The role of biological extracellular matrix scaffolds in vascularized three-dimensional tissue growth in vivo (Journal of Biomedical Materials Research - Part B Applied Biomaterials (2007) 82B, (122-128) DOI: 10.1002/jbm.b.30713)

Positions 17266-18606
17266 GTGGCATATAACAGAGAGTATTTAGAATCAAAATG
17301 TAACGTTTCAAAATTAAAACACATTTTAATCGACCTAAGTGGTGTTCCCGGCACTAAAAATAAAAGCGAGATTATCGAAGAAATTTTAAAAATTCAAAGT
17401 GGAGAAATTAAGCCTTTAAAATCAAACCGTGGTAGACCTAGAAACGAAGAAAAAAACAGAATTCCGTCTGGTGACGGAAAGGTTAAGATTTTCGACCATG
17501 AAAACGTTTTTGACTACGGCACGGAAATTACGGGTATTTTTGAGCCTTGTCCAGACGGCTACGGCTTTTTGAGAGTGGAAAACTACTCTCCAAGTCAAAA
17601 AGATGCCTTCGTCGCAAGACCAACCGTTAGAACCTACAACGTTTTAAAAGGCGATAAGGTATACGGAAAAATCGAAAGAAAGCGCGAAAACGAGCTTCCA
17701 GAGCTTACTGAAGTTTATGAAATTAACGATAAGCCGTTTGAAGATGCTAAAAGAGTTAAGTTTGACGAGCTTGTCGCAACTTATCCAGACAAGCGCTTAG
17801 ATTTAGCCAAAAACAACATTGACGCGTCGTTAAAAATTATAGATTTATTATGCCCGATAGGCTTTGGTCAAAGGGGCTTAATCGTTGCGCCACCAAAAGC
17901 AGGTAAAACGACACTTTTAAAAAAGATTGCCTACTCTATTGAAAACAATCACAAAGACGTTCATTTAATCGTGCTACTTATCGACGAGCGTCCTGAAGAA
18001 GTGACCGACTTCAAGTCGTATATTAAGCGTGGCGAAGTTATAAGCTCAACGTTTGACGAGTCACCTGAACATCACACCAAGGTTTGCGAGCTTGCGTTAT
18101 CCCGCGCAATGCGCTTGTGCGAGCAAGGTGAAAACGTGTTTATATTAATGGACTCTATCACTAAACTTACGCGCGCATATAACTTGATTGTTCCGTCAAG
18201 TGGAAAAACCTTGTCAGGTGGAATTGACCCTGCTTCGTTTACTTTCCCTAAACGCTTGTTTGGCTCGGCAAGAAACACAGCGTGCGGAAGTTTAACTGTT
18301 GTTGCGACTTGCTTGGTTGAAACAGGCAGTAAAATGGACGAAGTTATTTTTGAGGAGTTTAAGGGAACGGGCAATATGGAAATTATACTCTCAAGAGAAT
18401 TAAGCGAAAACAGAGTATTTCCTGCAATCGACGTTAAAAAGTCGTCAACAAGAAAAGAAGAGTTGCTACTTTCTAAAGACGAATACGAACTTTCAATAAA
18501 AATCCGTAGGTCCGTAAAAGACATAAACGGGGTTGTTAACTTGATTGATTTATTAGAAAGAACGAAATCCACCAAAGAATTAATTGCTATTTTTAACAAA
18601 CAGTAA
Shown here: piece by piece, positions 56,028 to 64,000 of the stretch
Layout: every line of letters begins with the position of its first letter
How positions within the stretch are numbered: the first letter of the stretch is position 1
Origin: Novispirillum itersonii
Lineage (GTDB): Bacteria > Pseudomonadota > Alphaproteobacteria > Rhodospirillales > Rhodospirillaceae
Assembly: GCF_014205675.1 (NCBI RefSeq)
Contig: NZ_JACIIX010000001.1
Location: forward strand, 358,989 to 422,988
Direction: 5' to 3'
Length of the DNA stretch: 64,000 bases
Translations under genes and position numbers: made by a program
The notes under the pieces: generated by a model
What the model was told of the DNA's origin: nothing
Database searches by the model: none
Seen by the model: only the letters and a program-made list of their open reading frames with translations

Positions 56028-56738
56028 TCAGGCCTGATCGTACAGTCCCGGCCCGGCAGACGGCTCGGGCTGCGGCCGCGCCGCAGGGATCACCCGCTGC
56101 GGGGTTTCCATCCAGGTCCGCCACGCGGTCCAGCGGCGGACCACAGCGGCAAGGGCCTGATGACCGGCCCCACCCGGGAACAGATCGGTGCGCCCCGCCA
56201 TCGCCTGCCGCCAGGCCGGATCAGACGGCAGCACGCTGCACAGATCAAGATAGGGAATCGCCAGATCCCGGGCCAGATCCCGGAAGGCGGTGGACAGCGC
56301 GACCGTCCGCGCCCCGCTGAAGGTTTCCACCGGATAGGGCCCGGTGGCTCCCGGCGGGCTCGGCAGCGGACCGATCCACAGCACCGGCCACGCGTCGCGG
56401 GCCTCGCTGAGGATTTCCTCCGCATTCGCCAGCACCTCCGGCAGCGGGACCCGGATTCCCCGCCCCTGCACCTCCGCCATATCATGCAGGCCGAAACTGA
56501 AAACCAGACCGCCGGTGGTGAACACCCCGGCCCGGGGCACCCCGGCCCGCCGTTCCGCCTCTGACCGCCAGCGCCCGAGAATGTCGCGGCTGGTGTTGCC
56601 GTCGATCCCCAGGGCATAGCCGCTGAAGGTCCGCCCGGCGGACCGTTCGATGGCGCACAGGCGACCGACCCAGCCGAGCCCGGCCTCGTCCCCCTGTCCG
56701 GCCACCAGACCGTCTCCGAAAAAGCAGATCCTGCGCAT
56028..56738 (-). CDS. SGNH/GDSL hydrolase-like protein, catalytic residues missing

An important challenge in liver tissue engineering is to overcome the rapid loss of hepatocyte functions. In vivo, hepatocytes are compact polyhedral cells with round nuclei; however, they readily loss many of their differentiated functions in vitro. To overcome this challenge, we have established a new perfusion bioreactor that consists of two compartments which enabled the serial coculture of hepatocytes and hepatic stellate cells-T6 without direct contact between each other. Three dimensional scaffolds were utilized in the bioreactor as physical anchors for cells. The scaffolds consist of collagen grafted poly(lactic-co-glycolic acid) microfibers and cross-linked collagen sponges between microfibers for additional cellular support and adhesion. The advantages of this new bioreactor are enabling cell culture in three dimensional organization and controlling the culture parameters of the supporting cells independently from the hepatocytes. The results showed that the hepatocytes exhibited much higher levels of the differentiated functions such as albumin secretion, urea synthesis, and cytochrome P450 enzymatic activity when compared with the monoculture system where hepatocytes alone were cultured. This perfusion bioreactor system has potential applications in the development of bioartificial liver devices or cell-based tissue constructs transplantation therapies.